According to the Federal Reserve, credit card debt fell in 2020 by 11% as compared to debt in 2019. A reasonable analysis would suggest that the decrease were due to a combination of factors including stimulus checks and Covid-19 lockdowns. The result is that many people paid off their credit card debt. So now that you have paid off your credit card debt, should you keep walking around with a zero balance credit card or close the account ?
I know once I mentioned math you began to think , I’m not good at math and this is going to be complicated- but it’s really not. First things first. Credit Bureaus use five factors used to determine or evaluate your credit score. The first is your payment history and that accounts for 35% of your score. But the next biggest factor is your credit usage or credit utilization ratio.
Your credit usage, particularly as represented by your credit utilization ratio, is the next most important factor in your credit scores. Credit utilization ratio is calculated by dividing the total revolving credit you are currently using by the total of all your revolving credit limits. Confused? Ok break it down.
Let’s say you own three Visa credit cards with a credit limit of $3,000.00 each. It means that you have $9, 000.00 credit available for usage. Now, say you went shopping at Burberry, Prada, Vera Wang, Ted Baker and Tiffanys, spending a total $2,250.00 split between two of your three credit cards. It means that you have now used 25% of your available credit and therefore your utilization ratio is 25% ( $2,250.00 divided by $9,000.00). If you decided to close your third credit card, it would mean that your available credit is no longer $9,000.00 but $6,000.00. But by closing that credit card, your usage or utilization ratio when from 25% to 37.5%. That’s more than 30%! Creditors look negatively upon a person whose credit usage exceeds 30%. Therefore, you can see by closing your credit card which has a zero balance, you have lowered your credit score.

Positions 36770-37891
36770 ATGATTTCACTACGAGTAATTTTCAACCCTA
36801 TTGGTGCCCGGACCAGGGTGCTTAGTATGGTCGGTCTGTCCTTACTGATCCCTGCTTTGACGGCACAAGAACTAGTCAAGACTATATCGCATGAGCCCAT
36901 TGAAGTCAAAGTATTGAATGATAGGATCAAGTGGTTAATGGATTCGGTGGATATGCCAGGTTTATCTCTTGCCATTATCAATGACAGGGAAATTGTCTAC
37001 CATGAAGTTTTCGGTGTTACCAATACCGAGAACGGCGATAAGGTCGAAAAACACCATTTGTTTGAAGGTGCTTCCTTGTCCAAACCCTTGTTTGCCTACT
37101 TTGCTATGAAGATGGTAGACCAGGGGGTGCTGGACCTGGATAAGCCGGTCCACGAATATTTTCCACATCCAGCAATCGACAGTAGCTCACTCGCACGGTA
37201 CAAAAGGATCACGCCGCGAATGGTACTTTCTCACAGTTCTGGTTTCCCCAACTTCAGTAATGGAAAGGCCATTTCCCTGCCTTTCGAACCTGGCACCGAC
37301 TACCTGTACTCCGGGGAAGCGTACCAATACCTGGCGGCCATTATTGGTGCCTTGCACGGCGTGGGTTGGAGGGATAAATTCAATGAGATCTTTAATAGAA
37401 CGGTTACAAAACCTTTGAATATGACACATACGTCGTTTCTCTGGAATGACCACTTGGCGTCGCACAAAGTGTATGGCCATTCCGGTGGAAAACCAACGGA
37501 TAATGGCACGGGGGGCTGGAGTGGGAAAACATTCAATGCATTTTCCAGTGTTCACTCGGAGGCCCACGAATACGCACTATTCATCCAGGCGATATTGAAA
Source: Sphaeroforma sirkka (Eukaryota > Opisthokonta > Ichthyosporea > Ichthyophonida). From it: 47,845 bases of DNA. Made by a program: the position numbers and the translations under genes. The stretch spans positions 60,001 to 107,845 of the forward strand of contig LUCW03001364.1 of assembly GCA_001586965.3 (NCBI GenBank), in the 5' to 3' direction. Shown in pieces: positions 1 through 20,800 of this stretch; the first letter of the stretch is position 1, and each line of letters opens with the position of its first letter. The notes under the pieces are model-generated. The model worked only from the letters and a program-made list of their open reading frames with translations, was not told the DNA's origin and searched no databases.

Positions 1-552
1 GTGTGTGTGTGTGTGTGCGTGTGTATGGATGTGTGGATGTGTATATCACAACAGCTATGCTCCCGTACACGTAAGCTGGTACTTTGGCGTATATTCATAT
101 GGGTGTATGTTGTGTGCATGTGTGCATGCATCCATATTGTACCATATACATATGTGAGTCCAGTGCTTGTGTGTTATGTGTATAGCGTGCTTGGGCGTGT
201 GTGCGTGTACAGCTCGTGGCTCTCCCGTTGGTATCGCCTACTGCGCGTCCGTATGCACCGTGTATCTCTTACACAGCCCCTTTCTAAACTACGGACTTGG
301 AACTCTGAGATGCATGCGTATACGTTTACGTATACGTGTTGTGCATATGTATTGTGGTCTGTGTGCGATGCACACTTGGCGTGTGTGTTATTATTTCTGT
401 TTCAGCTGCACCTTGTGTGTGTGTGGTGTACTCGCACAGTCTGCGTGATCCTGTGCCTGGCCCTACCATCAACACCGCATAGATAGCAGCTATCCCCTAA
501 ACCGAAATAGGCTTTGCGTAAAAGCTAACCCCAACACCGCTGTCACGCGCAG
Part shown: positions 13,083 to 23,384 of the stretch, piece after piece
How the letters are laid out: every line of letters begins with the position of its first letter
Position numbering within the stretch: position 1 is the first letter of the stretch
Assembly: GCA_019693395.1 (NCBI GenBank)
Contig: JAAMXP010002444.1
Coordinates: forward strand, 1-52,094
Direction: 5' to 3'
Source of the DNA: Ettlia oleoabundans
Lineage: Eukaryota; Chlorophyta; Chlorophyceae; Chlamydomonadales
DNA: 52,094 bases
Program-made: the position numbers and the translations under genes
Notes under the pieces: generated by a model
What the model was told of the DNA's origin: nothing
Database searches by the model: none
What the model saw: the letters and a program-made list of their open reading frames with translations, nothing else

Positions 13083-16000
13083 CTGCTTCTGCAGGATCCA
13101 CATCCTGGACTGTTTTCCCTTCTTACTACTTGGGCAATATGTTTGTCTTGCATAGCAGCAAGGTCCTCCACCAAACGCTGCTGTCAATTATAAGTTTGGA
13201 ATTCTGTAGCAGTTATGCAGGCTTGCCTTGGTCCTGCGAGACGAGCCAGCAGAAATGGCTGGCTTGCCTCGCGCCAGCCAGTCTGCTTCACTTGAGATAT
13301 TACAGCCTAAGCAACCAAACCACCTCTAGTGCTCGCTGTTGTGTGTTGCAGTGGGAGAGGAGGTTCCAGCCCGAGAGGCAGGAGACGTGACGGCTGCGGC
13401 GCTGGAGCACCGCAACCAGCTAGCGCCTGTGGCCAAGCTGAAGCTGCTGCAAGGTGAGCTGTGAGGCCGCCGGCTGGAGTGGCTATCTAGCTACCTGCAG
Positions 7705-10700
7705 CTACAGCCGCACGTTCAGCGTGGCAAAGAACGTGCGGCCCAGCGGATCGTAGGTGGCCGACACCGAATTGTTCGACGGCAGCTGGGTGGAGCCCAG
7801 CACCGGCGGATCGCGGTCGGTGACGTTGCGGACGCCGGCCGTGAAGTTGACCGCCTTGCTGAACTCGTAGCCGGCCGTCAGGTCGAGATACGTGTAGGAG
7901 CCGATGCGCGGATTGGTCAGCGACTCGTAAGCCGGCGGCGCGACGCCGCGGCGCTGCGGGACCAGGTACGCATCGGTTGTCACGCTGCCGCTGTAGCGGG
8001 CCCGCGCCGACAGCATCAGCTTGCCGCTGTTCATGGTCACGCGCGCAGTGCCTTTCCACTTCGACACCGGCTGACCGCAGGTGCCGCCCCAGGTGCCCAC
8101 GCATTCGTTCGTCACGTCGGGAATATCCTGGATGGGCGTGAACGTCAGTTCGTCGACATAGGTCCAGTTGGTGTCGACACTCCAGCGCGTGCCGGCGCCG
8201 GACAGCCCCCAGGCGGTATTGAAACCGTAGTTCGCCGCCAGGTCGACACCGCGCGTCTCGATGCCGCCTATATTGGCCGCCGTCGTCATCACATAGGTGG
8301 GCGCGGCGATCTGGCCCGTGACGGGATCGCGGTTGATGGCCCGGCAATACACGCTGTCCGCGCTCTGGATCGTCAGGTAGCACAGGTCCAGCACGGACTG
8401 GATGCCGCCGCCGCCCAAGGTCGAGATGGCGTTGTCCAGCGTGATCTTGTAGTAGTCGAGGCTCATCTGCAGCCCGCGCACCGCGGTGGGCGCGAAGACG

Critically Evaluate Your Reason
Basic question. Why are you closing your credit card account? Is it because you can’t control your spending and want to have fewer credit cards so that you don’t run up your debt? Or is that the rewards are no longer great compared to the annual fee and you want to get rid of the card? Before you close that credit card you can ask the issuer if there’s another card which offers lower or no annual fees with almost the same rewards and credit limits. Making such a switch, will ensure that your credit history is not impacted and your credit utilization would remain the same. Don’t just close your account and throw away your credit history which accounts for 35% of your credit card score. Think about work-arounds, that can preserve your credit history.
I have decided to add a new section to Money Monday’s called “ what’s up!”
Let’s talk about how to remove inquiries from your credit report. There are two types of inquiries made on your credit report, hard and soft. Hard inquiries made by others on your credit report and where you were denied credit or were not authorized can be removed from your credit report and increase your score. Here’s what to do (1) write a letter to the credit bureau disputing unauthorized inquiries (2) identify the company name and date of inquiry in your letter (3) state in your letter the unauthorized inquiry is a violation of the Fair Credit Reporting Act Section 1681b(c). (4) if if you get no response from the credit bureau, send another letter and remind them as in the case of Wenger v. Trans Union Corp. No.95-6445, they will be held liable for willful non -compliance if the items are not removed from your credit report.
And that’s what’s up!